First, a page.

The Rockefeller Laws and Their Consequences

8. Another pattern overseen by the Pataki administration during the last four years is the declining number of violent offenders entering the New York State prison system. Since 1993, the percentage of state prison commitments represented by violent offenders has declined from 35% to 27%. Fully 62.5% of all the people sent to prison in New York in 1997 were convicted of non-violent offenses.5 If New York voters thought, in 1994, that they were electing a governor to fill the prisons with violent offenders, they have been sorely disappointed.

9. There are 22,670 drug offenders in the New York State prison system, about one-third of the entire inmate population. Over 90% are there because of two mandatory sentencing laws that were passed 25 years ago, in 1973. The Rockefeller Drug Laws require harsh prison terms for minor drug offenses. For example, a person convicted of selling two ounces of a narcotic or of possessing four ounces of the drug must receive a minimum prison term of 15 years to life. The Second Offender Law requires a prison term for all repeat felons regardless of the nature of the offense or the background or motivation of the offender.

10. It costs the state over $680 million a year to keep these non-violent drug offenders in prison. By way of comparison, since 1988 the state has reduced its higher education funding by $615.

11. These laws have also contributed to a significant racial imbalance in the state's prisons. While African Americans and Latinos make up about 25% of New York State's population, they represent 83% of the people in its prisons (and 92% of the people in New York City's jails).6 The FBI and National Institute for Drug Abuse have shown that whites make up the vast majority of people who consume drugs, and there is speculation that the majority of drug dealers are white.7 Yet, more than 90% of people doing time for a drug offense in New York State are African American or Latino (the specific ethnic breakdown is: 47.2%, black; 46.5%, Hispanic; and 5.3%, white). Over the years, the gap between the percentages of African Americans and Latinos in prison and their representation in the general population has widened.8

The Cost of Corrections: Tuition Hikes at CUNY and SUNY

12. The imprisonment of non-violent offenders in New York is not an abstract matter for taxpayers and students. While the current administration has been pouring money into the prison budget, students at New York's colleges have been hit with tuition increases, hikes in incidental fees, and composite cuts in student aid. One of Governor Pataki's first acts in office was to raise tuition fees in the SUNY system by $750. The year following that decision, enrollment at SUNY schools dropped by 10,000 students. According to data compiled by the Student Association of the State of New York, tuition has been rising at above the rate of inflation since 1991: the last three years have seen the biggest jumps in tuition in New York history. Students and their families are now paying $3,400 a year to attend classes in the SUNY system.9 Including books, extra fees and room and board, the cost of attending the SUNY system for an undergraduate jumped from $7,319 in 1991, to $11,201 by 1997--a 35% increase.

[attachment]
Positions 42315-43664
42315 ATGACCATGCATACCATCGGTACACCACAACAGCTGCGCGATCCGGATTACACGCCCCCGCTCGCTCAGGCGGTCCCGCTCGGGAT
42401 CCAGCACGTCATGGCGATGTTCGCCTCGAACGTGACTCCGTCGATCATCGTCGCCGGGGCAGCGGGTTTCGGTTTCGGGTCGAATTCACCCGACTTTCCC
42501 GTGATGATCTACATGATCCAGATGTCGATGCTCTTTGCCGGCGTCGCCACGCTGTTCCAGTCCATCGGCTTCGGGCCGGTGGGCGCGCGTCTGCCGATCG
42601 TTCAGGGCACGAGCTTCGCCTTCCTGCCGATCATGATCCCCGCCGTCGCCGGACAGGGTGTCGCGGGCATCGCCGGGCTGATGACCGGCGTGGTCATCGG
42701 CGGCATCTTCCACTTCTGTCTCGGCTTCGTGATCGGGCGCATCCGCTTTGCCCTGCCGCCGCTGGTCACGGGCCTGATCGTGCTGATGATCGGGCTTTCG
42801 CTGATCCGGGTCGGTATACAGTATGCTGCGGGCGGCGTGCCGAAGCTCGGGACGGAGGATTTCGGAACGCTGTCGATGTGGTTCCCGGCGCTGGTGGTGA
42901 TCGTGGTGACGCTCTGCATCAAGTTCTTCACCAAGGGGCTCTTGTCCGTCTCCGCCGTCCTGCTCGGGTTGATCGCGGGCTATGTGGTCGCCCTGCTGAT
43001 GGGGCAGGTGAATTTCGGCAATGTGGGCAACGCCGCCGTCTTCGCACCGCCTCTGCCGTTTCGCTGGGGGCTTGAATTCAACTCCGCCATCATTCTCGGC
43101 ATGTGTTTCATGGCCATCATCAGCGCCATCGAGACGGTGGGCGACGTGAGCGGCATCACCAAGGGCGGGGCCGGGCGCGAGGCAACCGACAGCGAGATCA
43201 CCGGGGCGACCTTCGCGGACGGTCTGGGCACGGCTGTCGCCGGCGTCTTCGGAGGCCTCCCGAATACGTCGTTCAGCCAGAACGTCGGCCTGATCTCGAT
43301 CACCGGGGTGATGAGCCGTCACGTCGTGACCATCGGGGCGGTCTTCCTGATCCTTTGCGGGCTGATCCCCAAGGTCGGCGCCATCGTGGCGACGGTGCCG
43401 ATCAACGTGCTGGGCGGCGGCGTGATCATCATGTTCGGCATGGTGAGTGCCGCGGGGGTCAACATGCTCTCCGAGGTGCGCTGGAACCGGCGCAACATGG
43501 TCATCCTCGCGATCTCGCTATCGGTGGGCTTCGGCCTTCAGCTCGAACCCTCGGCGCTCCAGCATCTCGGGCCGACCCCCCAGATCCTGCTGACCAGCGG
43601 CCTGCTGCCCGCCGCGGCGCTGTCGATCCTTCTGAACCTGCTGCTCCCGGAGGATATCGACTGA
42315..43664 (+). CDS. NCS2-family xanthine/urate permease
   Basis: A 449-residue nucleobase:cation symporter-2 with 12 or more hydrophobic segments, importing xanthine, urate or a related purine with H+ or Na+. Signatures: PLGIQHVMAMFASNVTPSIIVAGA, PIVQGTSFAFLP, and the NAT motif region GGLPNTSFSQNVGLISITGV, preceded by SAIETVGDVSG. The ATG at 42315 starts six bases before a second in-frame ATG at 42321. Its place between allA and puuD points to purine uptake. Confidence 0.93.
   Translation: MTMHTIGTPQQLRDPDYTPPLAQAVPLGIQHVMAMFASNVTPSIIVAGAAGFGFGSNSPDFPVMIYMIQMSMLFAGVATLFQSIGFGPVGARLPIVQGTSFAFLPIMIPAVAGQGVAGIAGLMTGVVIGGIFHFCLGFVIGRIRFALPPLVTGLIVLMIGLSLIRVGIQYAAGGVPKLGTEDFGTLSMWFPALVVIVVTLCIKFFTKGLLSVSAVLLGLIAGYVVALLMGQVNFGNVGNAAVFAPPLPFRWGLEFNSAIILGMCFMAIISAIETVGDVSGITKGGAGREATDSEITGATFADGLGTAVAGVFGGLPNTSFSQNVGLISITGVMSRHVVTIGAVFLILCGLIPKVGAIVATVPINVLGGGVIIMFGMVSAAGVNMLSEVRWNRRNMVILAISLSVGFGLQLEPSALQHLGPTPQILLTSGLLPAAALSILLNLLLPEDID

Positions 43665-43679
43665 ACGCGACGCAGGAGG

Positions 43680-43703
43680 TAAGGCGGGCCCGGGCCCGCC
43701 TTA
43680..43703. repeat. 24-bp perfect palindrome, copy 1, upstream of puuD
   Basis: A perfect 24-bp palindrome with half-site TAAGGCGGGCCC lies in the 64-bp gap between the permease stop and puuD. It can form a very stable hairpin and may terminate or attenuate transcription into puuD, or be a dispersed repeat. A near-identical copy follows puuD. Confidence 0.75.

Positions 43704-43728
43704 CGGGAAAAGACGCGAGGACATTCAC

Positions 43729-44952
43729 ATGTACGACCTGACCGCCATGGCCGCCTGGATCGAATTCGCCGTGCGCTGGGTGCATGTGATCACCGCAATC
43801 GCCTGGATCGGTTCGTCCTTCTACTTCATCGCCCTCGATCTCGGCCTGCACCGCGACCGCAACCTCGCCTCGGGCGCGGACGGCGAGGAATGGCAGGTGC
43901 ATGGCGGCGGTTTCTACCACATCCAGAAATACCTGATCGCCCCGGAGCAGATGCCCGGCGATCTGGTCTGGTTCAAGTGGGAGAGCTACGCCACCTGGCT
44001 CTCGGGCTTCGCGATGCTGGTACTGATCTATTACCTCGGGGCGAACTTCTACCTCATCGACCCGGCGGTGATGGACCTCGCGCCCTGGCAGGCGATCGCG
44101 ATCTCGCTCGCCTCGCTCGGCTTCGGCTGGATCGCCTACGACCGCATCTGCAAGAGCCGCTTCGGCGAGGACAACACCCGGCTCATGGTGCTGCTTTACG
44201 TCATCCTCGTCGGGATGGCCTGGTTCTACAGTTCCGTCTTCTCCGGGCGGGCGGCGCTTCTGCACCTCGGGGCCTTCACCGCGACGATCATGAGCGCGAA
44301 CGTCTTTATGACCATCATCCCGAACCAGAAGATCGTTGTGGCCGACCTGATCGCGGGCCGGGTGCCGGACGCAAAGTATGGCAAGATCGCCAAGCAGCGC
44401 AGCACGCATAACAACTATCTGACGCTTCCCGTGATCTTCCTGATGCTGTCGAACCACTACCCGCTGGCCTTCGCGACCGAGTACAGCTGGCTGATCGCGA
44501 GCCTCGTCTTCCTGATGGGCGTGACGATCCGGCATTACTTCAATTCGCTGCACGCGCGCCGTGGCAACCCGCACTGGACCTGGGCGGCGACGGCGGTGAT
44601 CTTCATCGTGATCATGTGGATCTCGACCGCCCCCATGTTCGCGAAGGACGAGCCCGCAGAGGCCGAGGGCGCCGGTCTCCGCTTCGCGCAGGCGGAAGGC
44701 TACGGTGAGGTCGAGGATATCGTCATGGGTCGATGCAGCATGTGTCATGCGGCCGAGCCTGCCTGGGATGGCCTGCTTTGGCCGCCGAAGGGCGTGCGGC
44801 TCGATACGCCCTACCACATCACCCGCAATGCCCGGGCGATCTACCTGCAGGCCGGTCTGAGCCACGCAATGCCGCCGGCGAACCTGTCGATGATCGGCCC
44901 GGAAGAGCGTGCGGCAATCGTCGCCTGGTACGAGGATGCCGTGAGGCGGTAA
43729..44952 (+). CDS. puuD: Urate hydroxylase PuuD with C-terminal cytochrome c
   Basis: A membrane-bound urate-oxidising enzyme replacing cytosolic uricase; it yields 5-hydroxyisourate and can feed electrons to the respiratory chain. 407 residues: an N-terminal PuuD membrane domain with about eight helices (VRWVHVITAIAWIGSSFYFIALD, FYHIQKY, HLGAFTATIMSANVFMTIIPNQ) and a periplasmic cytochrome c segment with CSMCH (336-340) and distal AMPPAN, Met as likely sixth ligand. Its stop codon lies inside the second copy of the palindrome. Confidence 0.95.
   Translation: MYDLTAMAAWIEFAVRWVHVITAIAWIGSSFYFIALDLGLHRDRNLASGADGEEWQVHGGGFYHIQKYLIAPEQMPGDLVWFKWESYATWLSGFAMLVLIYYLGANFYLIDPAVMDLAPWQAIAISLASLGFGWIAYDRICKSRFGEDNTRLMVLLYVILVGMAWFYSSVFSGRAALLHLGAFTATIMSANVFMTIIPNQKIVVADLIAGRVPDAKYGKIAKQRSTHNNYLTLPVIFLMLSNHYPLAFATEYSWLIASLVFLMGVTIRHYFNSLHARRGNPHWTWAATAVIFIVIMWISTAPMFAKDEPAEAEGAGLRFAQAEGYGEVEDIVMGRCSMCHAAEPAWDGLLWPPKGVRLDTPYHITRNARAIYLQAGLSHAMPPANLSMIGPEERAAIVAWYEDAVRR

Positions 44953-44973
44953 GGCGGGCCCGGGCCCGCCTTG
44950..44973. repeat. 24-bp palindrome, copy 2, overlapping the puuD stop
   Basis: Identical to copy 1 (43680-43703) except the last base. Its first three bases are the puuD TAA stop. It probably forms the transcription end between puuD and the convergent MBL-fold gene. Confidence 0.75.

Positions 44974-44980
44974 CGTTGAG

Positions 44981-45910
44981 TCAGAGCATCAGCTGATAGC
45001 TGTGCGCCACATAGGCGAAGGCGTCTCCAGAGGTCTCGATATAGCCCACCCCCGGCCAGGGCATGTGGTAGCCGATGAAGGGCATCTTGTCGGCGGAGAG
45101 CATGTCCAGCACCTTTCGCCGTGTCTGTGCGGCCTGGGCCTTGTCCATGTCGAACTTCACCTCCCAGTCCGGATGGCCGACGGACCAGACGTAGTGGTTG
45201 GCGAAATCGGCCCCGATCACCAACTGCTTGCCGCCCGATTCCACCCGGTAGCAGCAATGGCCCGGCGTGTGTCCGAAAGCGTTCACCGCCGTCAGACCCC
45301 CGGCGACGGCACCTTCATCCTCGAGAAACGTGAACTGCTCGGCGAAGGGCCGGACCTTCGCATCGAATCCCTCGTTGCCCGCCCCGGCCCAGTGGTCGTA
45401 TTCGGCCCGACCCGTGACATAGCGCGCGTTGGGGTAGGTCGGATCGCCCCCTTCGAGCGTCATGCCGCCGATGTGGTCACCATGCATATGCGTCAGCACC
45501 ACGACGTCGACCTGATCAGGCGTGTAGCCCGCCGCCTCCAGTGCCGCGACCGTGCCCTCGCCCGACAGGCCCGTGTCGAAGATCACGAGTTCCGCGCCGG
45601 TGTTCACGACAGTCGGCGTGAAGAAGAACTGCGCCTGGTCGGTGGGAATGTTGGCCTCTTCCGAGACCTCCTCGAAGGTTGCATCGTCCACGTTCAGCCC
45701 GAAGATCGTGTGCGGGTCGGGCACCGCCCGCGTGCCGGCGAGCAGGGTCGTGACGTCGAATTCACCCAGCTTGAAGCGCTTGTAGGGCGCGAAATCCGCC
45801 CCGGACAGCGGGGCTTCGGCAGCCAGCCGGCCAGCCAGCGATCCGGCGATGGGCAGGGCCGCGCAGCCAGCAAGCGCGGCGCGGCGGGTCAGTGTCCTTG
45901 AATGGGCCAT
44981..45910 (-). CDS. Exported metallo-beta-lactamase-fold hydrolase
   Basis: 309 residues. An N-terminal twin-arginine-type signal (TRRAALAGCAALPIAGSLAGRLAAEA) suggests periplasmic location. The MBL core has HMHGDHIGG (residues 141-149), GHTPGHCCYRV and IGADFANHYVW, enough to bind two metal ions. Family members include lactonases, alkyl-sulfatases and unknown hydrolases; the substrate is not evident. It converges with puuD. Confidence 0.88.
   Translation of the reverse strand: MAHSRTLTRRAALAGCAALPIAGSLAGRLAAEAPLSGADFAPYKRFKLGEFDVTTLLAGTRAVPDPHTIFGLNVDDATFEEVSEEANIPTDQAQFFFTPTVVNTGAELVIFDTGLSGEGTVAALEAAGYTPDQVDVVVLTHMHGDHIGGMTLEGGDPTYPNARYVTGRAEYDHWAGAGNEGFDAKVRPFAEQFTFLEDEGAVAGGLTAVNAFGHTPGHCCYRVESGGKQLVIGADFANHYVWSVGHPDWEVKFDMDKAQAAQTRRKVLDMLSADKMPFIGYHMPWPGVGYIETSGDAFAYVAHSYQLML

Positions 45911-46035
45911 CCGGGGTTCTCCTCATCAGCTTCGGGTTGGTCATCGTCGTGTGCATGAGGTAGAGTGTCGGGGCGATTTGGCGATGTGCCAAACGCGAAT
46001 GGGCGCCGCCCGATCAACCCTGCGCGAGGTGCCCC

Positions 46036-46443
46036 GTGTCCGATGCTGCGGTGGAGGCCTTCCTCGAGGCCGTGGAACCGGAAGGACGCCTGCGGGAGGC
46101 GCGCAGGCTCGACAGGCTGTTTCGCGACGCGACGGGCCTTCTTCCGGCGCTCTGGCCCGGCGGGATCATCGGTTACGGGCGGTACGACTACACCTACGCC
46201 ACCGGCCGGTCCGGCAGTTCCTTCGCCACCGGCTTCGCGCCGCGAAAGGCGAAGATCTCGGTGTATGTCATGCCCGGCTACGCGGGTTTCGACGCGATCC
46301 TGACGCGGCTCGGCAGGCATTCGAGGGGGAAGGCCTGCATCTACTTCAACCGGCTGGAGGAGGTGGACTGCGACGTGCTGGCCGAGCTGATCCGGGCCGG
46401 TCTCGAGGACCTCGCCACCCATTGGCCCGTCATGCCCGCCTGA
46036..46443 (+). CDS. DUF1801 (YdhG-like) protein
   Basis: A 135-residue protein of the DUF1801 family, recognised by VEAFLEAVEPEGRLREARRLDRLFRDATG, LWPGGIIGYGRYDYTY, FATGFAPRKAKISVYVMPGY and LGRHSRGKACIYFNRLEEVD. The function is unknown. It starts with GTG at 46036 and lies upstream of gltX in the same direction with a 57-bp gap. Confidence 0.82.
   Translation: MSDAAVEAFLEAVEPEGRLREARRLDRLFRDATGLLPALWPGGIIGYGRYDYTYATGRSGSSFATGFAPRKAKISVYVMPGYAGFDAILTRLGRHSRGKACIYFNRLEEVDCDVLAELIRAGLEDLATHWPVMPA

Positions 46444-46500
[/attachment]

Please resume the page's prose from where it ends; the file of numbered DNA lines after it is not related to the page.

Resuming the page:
13. Over the decade, New York State has shifted more of the cost of running CUNY to New York City and its students. Since 1988, the state share of the CUNY budget has dropped from 76.7%, to 49%. (New York City, by contrast, has more than doubled its funding of CUNY since 1988.) During the same period of time, the share of the City University budget covered by tuition, student paid incidental fees, and other revenue has increased from 18% to 47%, and tuition fees for full-time undergraduates has nearly doubled from $1,250, to $3,400.10

Impact: Young People of Color Hardest Hit

14. Since the Rockefeller Drug Laws were brought into effect in 1973, New York State has witnessed a dramatic increase in the number of young people of color entering its prison system--eclipsing the increases people of color have achieved in college enrollment. For white youth, "going upstate" probably means attending one of the dozen good SUNY schools in the region. For black and Hispanic youth, the term more likely refers to a trip to one of the state's shiny new prisons. There are more blacks (34,809) and Hispanics (22,421) locked up in prison than there are attending SUNY, where there are 27,925 black and 17,845 Hispanic students.11